Submitted by: Odio @ 04:21 PM | Tuesday, November 8, 2016 | (url: http://www.popula...)
Researchers from UC San Diego are using vacuum tube technology to develop more efficient computer processors. The research could result in faster microelectronic devices and better solar panels. Their results are published in a paper in the journal Nature Communications.
Commonly thought of as a primitive precursor to the modern transistor, vacuum tubes were the building blocks of computers in the early 20th century, and computers built using them filled entire rooms or buildings.
The invention of the transistor in the mid 20th century allowed computers to be built much smaller, and paved the way for the computing revolution of the late 20th century. That being the case, the transistor is arguably the greatest invention in history.
Submitted by: Goshin @ 01:42 PM | Thursday, October 17, 2013 | (url: http://www.thever...)
seems cool, but we wont get one anytime soon. that shit has to operate at near absolute zero temps
Beyond the film, Google says it's made great leaps in recent experiments with the quantum chips, determining which algorithms work better in a quantum setup and providing further evidence that the D-Wave processor uses quantum entanglement, a behavior that links particles with no apparent physical connection between them. D-Wave has always claimed that its chips involved entanglement, but it had been difficult to conclusively demonstrate before now.
The first practical application has been on Google Glass, as engineers put the quantum chips to work on Glass's blink detector, helping it to better distinguish between intentional winks and involuntary blinks. For engineering reasons, the quantum processor can never be installed in Glass, but together with Google's conventional server centers, it can point the way to a better blink-detecting algorithm. That would allow the Glass processor to detect blinks with better accuracy and using significantly less power. If successful, it could be an important breakthrough for wink-triggered apps, which have struggled with the task so far.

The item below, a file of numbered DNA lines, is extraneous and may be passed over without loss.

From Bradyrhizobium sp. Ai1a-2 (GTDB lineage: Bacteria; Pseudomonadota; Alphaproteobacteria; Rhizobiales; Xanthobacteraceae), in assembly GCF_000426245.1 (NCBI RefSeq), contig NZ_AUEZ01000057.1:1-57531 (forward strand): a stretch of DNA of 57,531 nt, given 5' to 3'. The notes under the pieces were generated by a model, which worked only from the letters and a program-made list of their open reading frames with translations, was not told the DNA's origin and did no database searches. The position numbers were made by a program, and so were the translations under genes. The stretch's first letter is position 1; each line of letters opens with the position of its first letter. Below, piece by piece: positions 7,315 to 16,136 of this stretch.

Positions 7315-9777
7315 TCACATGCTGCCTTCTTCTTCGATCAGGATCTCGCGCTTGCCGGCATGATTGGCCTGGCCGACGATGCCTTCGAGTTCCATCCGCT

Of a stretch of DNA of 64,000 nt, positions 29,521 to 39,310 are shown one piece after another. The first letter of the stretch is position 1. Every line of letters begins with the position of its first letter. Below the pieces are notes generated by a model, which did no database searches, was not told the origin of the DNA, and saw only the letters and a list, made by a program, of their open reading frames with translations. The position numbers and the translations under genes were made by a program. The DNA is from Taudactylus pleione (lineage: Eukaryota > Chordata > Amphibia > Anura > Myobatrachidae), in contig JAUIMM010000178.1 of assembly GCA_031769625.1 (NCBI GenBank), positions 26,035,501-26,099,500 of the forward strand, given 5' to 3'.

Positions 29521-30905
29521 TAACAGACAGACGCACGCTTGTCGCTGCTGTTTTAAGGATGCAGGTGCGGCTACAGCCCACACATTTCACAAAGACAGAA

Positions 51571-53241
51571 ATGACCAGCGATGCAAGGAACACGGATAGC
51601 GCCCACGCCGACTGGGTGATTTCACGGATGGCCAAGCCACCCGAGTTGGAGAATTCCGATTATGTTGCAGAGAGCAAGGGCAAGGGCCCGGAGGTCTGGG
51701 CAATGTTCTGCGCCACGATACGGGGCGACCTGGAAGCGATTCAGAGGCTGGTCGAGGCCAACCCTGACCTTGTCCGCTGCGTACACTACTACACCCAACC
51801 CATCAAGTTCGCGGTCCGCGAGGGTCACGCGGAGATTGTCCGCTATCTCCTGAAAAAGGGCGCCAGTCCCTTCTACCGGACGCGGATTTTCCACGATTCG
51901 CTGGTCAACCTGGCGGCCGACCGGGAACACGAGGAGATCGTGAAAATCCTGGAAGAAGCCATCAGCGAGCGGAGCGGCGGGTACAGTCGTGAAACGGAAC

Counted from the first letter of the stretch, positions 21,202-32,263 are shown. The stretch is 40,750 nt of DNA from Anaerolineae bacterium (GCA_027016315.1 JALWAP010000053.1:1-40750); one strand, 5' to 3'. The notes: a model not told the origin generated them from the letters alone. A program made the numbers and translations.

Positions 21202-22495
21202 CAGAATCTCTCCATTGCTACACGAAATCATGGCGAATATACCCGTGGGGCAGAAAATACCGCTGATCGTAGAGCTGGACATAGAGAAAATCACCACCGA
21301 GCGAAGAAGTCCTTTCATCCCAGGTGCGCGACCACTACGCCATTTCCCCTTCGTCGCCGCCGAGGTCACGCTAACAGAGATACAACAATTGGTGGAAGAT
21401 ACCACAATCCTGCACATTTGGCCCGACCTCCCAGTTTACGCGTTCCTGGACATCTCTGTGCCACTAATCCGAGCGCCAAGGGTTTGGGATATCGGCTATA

Submitted by: DudeofDeath @ 10:48 AM | Wednesday, November 26, 2008 | (url: http://www.dailyt...)
"Memristors" are one of several memory technologies that have been theorized and promised in the coming years. HP has made a real memristor, however, and the way solid state memory is created and stored could have just changed forever. First theorized in 1971, memristors are basic circuits like resistors, capacitors, and inductors. These circuits are able to store data by allowing their levels of electrical resistance to fluctuate between high and low, or 0 and 1 to a computer. Like flash memory, they retain that data without power -- except they do it all on one circuit and at the speed of D-RAM.
Submitted by: DudeofDeath @ 12:19 PM | Sunday, February 17, 2008 | (url: http://news.bbc.c...)
Machines will achieve human-level artificial intelligence by 2029, a leading US inventor has predicted.
The engineer believes machines and humans will eventually merge through devices implanted in the body to boost intelligence and health. - BBC News
Submitted by: DudeofDeath @ 08:58 AM | Friday, August 31, 2007 | (url: http://www.physor...)
Such a storage capability would enable nearly 30,000 feature length movies, or the entire contents of YouTube, millions of videos estimated to be more than 1,000 trillion bits of data, to fit in a device the size of an iPod. Perhaps more importantly, the breakthrough could lead to new kinds of structures and devices that are so small they could be applied to entire new fields and disciplines beyond traditional computing.
Submitted by: Hudson @ 12:28 AM | Tuesday, May 8, 2007 | (url: http://community....)
The official ET:QW community site launched last thursday. Kind of reminds me of starsiegeplayers.com
Submitted by: DudeofDeath @ 10:44 AM | Thursday, April 12, 2007 | (url: http://www.physor...)
IBM today announced a breakthrough chip-stacking technology in a manufacturing environment that paves the way for three-dimensional chips that will extend Moores Law beyond its expected limits. The technology called "through-silicon vias" -- allows different chip components to be packaged much closer together for faster, smaller, and lower-power systems.
Submitted by: DudeofDeath @ 04:10 PM | Wednesday, March 14, 2007 | (url: http://kotaku.com...)
Man, what a difference 20 years makes. Still have my old Commodore64 in a box somewhere, but these are the new style, check 'em out.